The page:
To glaze: the students had to layer different colors of glaze (we test fired the layers on small squares of clay first) and use an underglaze pencil. They also had they options of making stencils, using wax resist, and sponging on texture.

I absolutely adore the way these turned out. The glazing took a bit longer than expected so I would probably do a slightly smaller size next year but I will definitely be doing this lesson again. So proud of these students!

This is a super simple introduction to figure proportions that I did with my Drawing class before this project. I like it because it’s attainable and beneficial for all ability levels.

First, as a class we went over figure proportions. I had them pair up and measure each others height verses wingspan, foot to forearm, and height in heads.

Then we drew an 8 head figure together (me on the board, them in their sketchbooks). I had them draw a 1 inch head on another piece of paper, cut it out, and trace it eight times to create their starting point. They labeled each head 1-8 and then we started putting in shoulders, arms, legs and talked about waist, elbows, hand positions, etc.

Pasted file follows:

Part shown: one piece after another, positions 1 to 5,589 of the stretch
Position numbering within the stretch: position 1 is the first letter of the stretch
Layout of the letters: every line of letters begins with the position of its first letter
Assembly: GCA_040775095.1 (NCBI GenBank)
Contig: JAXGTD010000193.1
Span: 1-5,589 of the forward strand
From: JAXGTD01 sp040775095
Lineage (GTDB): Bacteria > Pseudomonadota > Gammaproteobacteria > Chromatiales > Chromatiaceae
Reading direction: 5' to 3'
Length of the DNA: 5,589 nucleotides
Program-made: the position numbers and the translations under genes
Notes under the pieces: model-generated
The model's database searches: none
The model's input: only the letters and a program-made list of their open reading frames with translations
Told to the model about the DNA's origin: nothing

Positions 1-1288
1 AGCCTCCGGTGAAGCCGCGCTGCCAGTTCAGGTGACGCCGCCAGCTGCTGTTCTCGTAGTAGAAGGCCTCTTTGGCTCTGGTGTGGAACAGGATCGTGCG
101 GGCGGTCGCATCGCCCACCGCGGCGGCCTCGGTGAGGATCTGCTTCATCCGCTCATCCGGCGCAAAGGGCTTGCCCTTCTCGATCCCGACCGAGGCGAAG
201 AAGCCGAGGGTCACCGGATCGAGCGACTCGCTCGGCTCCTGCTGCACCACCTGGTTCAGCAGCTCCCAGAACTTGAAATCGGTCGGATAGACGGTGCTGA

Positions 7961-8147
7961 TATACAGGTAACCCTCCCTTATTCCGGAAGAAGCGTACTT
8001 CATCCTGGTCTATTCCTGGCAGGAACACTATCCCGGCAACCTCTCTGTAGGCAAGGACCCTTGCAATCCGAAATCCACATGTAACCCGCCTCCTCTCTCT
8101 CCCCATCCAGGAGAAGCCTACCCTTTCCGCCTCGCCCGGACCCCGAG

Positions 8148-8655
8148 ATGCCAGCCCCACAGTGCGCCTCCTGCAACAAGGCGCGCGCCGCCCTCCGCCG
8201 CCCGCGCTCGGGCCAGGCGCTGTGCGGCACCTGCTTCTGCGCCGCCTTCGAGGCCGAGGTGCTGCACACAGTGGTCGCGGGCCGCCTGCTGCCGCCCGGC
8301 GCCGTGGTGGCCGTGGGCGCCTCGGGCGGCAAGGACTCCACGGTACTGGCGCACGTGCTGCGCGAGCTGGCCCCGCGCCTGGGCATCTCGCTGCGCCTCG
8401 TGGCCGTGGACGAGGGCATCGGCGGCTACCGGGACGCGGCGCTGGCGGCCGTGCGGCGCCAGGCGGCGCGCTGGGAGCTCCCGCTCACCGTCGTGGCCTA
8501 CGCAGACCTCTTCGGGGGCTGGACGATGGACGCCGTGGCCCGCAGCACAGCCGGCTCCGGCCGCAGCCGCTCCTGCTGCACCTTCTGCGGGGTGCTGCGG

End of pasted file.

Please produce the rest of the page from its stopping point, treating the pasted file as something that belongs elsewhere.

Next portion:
THEN the kids paired up and got a wooden figure to draw from. They drew the figure three times with white charcoal (some drew in pencil first). The center figure was supposed to be standing straight and the other two could be arranged however they wanted. I had to remind them to use their knowledge of proportions but to also look at the figure and draw what they were really seeing- proportion rules are just loose guidelines. 

Once they were done with the figures, they used chalk pastels to outline them in different colors and then pulled the chalk out using a paper towel.